— For the past two seasons, Nick Wolff and Scott Perunovich have been completing passes — if not each other’s sentences — as a defensive pair for the Minnesota Duluth men’s hockey team. Wolff, a physical, 6-5, 230-pounder, and Perunovich, a smooth-skating offensive dynamo, have complemented each other during back-to-back NCAA championship seasons.

“That’s just the classic high-end offensive ‘D’ with a guy who doesn’t want the puck on his stick but will defend anybody,” said St. Cloud State coach Brett Larson, who coached the pair as a Bulldogs assistant.

But as UMD begins the quest to win its third consecutive national title and raises its 2019 NCAA banner on Friday against Massachusetts Lowell at Amsoil Arena, we might not always see Wolff and Perunovich playing together. Such is the case when you’re Bulldogs coach Scott Sandelin, who has the envy of college hockey when it comes to blue-liners.

Sandelin, with the goal of keeping things fresh, maximizing talent and maybe keeping opponents guessing, paired Perunovich with fellow junior Dylan Samberg in the Bulldogs’ exhibition game against Alberta. That created a duo of second-round NHL draft picks — Perunovich by St. Louis in 2018 and Samberg by Winnipeg a year earlier — with star power.

“Sometimes, you’ve gotta just try different things. Sometimes, things get a little stale,” Sandelin said. “And sometimes, you’ve got to move guys around, whether it’s forward or ‘D’, and then you can rekindle it.”

The move — not set in stone, Sandelin stressed — has Wolff, a senior captain, paired with junior Louie Roehl, a defensive-minded player.

“I know if I put Nicky and Louie together,” Sandelin said, “they’d be miserable to play against.”

Paired or not, Wolff and Perunovich will be integral to the Bulldogs’ success.

A quick study

Perunovich took college hockey by storm in 2017-18, one of five Bulldogs freshmen defensemen who grew up in a hurry — with the help of Wolff, then a sophomore — on the way to the national championship. A Hibbing native, Perunovich had 11 goals and 25 assists that season, earned first-team All-America honors, then got the draft call from the Blues that June.

Last season, Perunovich’s goals total fell to three but his assists grew by one as he battled a back injury. He went through frustrating times but still was a second-team All-America pick.

“I didn’t know how to handle it,” he said.

Now healthy, Perunovich is confident in his development.

“In high school, I was about 50 times worse defensively. I went to juniors [Cedar Rapids of the USHL] and learned how to play the right way,” he said. “… The offensive part hasn’t changed in my game, but defensively I’ve been a little bit smarter now.”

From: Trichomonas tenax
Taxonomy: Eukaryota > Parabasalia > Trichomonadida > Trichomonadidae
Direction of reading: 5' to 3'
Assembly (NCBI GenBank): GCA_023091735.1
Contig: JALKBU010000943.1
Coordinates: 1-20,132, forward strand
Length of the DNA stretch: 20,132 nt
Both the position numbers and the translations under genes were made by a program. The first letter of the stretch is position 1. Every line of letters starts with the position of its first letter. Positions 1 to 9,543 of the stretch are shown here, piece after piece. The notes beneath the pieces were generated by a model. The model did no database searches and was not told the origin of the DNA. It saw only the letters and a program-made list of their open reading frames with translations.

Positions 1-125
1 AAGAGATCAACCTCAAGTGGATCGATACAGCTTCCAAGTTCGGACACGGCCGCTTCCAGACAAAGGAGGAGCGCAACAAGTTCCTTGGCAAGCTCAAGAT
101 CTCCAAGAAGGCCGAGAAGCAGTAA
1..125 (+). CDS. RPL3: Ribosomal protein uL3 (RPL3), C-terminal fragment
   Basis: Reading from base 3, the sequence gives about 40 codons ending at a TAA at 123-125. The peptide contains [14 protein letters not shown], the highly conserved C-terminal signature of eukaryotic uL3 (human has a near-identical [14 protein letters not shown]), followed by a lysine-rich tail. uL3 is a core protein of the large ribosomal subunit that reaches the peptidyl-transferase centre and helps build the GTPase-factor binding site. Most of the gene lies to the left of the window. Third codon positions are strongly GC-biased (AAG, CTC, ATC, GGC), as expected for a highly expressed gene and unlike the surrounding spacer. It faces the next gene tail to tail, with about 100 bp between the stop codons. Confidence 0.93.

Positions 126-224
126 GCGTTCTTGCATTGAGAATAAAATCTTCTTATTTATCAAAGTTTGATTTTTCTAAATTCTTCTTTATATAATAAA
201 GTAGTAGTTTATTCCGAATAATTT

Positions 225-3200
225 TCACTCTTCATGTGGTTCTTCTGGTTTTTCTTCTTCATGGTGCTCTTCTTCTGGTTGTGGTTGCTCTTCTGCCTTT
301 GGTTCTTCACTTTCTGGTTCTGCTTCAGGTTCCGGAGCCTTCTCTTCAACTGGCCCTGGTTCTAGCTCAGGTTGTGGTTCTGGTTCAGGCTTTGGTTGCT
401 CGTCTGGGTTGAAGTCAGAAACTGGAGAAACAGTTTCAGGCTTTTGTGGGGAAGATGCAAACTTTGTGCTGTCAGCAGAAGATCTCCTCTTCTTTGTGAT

He’ll lean on Wolff when need be.

“When I make a mistake defensively, he’s playing for two and knows he has to watch my back a little bit more,” Perunovich said. “If he’s got the puck and knows I’m open, he’s going to give it to me.”

Added Wolff, “It helps for me because I get a lot of apples [assists].”

Following the leaders

The past two Bulldogs captains, Parker Mackay and Karson Kuhlman, led the team to NCAA championships. Wolff and goalie Hunter Shepard are wearing the ‘C’s’ this season and will try to carry on that legacy.

“First, it’s a big honor being a UMD captain,” Wolff said. “Obviously, there’s a lot of pressure to it. It’s not just yourself you worry about, it’s 24 other guys on the team.”

His approach will be straightforward, like his play.

“Bring it every day. That’s just who I am,” Wolff said. “If some guys aren’t bringing that intensity and effort, I’m going to get on them.”

Wolff, who played a more offensive role at Eagan High School and in two years at Des Moines of the USHL, developed into a shutdown defenseman at UMD. His physical style of play, on display in April’s Frozen Four semifinals when he delivered a crushing open-ice hit to Providence’s Ryan Tait, remains a key.

“I like that physical aspect, but the game has changed, and you’ve got to do it safely and smartly,” said Wolff, a high school strong safety. “[Sandelin] does not want me to change that aspect, but he needs it to be in perfect times and situations.”

Wolff might not be passing the puck as often to Perunovich this season. Then again, he still might be.

“We’ll see if he starts to miss me too much,” Perunovich said with a smile.